The attack against social oppression begins with the targeted group, aided by those who rally to their cause; high caliber women slamming forthcoming accusers (whose similar descriptions of separate events remain uncanny) and virtually worship a powerful alleged male rapist weakens an already shaky domestic cause—keeping all women (wealthy or not) in terrible risk.

Fourth, I’ve heard not one peep from any of these Black women on the recent police killings of unarmed Black men (and the ruthless police culture vs. people perceived as “poor”) aside from Whoopi as a co-panelist on The View—even there Rosie O’Donnell drums the notion of a greater viciousness aimed at Blacks, stressing “Black lives Matter,” while Whoopi generalizes (diluting Rosie’s critical equation to placate conventional notions).

Phylicia Rashad seems to really reach for solid rational defense on shaky ground, strangely boosting an elite based apologist culture:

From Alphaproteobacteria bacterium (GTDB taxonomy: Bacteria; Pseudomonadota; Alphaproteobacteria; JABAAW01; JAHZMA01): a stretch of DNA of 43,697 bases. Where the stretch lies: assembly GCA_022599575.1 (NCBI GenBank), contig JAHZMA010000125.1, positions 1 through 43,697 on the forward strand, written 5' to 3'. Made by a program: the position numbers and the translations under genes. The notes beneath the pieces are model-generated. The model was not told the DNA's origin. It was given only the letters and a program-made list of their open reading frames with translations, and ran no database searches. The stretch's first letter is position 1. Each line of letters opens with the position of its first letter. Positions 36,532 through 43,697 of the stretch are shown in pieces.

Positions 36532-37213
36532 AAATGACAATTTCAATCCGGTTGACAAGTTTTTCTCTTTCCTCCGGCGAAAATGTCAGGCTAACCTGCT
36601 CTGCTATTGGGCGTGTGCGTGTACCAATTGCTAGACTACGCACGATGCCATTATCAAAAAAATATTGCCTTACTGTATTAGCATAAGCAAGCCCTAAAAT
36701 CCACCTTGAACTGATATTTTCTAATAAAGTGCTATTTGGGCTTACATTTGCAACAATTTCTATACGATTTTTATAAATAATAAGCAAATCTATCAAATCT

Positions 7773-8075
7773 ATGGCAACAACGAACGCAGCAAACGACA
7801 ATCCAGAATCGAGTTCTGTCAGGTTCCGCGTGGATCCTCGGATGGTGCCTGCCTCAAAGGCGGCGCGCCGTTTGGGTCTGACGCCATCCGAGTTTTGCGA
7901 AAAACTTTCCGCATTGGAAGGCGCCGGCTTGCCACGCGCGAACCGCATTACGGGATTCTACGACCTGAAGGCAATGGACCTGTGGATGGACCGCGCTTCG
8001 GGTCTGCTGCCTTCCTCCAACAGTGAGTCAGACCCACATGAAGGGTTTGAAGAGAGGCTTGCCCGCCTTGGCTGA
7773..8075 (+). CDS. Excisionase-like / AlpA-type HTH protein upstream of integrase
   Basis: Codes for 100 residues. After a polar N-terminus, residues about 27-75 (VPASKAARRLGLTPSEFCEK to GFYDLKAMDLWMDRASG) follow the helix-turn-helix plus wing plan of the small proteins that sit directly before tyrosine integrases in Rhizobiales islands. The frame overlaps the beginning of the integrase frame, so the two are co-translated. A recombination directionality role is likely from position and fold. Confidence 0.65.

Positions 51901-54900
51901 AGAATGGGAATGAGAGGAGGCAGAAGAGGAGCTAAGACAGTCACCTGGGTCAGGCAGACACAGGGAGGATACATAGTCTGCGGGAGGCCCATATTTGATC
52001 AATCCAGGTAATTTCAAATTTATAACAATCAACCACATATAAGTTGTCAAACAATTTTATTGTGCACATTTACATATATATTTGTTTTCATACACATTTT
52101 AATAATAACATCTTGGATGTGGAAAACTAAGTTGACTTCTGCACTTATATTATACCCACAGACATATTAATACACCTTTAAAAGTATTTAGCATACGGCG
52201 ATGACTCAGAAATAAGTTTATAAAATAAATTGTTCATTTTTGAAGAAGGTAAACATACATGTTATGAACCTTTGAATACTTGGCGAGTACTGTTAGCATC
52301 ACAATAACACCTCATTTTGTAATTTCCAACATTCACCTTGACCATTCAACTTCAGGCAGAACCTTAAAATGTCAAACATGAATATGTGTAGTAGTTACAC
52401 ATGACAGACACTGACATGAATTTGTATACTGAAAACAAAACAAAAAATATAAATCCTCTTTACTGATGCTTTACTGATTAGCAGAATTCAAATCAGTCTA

Women bravely coming forth and exposing perpetrators of brutal sexual violations against them (regardless of time’s passage) are not destroying America’s families—they help to root out rape’s privileges and bring awareness about its transcendence of all social levels, setting safeguards for others.

Everyone I met in New York was absolutely adamant about the idea that their personally witnessed public scenes (where Cosby allegedly blatantly philanders) found Camille there—feigning obliviousness.  How did Rashad miss what failed to escape the entirety of New York?

Interestingly enough, it was her sister Debbie Allen who reproached Spike Lee on Nightline regarding Stephen Spielberg’s (true slave based) 1997 movie Amistad: Lee argued that properly depicted Black history is better done by vested Blacks while Allen (the film’s producer) vociferously claimed that whites could and would transcend typical Hollywood.

Amistad turned out to be a stereotype riddled sensational disappointment.  Seventeen years later serious Black based films dodging stereotypical Hollywood have been scant.

Such is the same elite apologist culture: shunning independent Black substance depiction in productions, remaining silent on vicious transgressions against the disenfranchised.

Tragically, it defends the “myth” of Bill Cosby.